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The SKI-HI Institute at Utah State University and NTAC invite you to join!

What is a Community of Practice?

Communities of Practice “are groups of people who share expertise and passion about a topic and interact on an ongoing basis to further their learning…”(Zeller, 2004; Weager, 2003).

What do Communities of Practice do?

Communities of Practice “members typically solve problems, discuss insights, and share information” while developing “tools and frameworks that become part of the common knowledge of the community…” (Zeller, 2004;).

Who are the Members of Community of Practice?

The community is open to anyone who is involved or interested in the topics of interveners and paraprofessionals with children and youth who are deafblind.

Why use Communities of Practice as a Technical Assistance Strategy

States and state deaf-blind projects are facing a variety of complex issues as they attempt to meet the paraprofessional standards of “No Child Left Behind”, as well as to determine standards and training requirements related to the use of interveners with children and youth who are deaf-blind. Although each state project must address these issues within the context of their individual state, there are many common needs for information and resources which have been identified and successfully addressed by others. Sharing these resources and strategies among others in a Community of Practice enhances the collective knowledge base through the sharing of what others know, have developed and found to be successful. 

Need for the Community

Early intervention and educational agencies have attempted to respond to the unique needs of students with deaf-blindness in many ways throughout the years. One such response, which has been increasingly relied upon in recent years is the use of a one-to-one paraprofessional or a one-to-one intervener. Although their roles and job assignments often appear similar, paraprofessionals and interveners are typically differentiated by the amount and type of specialized skills related to deaf-blindness which are recommended for interveners. Also, a variety of topics related to the design of training systems, adoption of competencies and training systems integration into larger state paraprofessional initiatives has been identified.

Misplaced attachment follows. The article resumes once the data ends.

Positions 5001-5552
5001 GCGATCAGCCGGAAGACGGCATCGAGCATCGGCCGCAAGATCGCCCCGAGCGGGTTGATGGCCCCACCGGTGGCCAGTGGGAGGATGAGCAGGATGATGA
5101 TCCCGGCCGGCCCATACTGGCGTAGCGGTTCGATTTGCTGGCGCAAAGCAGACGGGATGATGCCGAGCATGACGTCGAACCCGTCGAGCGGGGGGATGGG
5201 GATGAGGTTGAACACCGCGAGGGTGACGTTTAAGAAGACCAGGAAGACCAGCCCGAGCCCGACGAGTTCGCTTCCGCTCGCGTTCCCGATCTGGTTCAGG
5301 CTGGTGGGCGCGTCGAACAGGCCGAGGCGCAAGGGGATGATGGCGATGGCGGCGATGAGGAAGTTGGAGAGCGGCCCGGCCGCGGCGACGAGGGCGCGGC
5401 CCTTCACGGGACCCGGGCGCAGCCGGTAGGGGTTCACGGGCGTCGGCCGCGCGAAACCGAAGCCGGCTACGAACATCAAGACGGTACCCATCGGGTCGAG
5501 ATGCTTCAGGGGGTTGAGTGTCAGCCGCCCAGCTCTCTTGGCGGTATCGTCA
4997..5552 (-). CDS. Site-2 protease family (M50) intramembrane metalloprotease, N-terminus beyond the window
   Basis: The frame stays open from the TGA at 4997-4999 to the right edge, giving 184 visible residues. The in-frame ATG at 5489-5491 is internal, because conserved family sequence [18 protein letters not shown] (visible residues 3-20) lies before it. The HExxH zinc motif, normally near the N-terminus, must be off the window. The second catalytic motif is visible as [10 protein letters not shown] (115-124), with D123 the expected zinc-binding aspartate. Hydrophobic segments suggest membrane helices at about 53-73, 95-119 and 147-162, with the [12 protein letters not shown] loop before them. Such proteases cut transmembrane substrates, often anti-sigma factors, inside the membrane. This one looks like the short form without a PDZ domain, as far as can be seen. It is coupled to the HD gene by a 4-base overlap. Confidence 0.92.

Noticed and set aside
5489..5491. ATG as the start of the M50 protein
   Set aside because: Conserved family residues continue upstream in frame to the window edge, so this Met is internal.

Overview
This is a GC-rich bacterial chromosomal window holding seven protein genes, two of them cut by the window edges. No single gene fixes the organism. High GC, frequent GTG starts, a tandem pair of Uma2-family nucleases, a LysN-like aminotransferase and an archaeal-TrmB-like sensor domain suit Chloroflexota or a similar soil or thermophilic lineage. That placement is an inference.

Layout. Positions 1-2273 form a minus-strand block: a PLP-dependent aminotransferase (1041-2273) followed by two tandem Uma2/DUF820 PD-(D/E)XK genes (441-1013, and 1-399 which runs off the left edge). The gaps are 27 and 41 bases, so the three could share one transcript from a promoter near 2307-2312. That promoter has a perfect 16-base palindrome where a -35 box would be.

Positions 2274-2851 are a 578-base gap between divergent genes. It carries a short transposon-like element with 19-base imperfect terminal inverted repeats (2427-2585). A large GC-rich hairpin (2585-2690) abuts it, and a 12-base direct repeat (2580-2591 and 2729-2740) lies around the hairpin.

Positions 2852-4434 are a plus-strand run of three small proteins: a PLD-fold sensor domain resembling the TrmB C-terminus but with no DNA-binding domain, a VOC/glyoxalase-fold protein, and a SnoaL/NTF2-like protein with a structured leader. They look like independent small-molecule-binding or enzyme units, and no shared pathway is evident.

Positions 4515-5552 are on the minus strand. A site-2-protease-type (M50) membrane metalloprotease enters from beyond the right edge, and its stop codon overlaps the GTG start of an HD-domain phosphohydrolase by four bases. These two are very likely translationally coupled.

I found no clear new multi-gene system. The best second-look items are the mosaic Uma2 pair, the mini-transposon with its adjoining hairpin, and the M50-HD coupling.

Many state and multi-state deaf-blind projects have already, or are currently initiating paraprofessional and intervener training programs. What is needed is the melding of values-based content recommendations with research-based strategies into a model of recommended practices, which can then serve as the basis for the state/multi-state deaf-blind projects training activities and to further research and validation of the practices.

Focus of the Community of Practice on Interveners and Paraprofessionals working with Students who are Deaf-Blind

Based on the needs and activities previously identified and initiated by the National Intervener Task Force and others, the identification of recommended practices related to the use of paraprofessionals and interveners has been targeted as the initial focus of activities proposed to the Community. Five specific areas for the identification of recommended practices have been identified to date. These areas are:

  • Refining competencies for interveners and paraprofessionals working with students who are deaf-blind and the content of their training
  • Designing and delivering effective training and implementing effective models
  • Integrating training activities into larger state NCLB and IDEA CSPD infrastructures
  • The design and implementation of evaluation models for documenting systems change, training and child impact
  • The identification of recommended standards of practice related to the use of interveners and paraprofessionals

The Community will address additional focus and activities as they emerge.

Participating in the Community

The SKI HI Institute is hosting a dedicated Paraprofessional and Intervener Training listserv, which will be used as the primary discussion board for the Community. To join the listserv, simply go to the following website and follow the enrollment directions:

Once you have registered, go to: to submit postings.

Face-to-face meetings of Community members will be scheduled in future naturally occurring opportunities, such as NTAC’s Annual Project Directors Meeting and/or Topical Workshops.


For further information contact:

Linda Alsop
SKI-HI Institute

John Killoran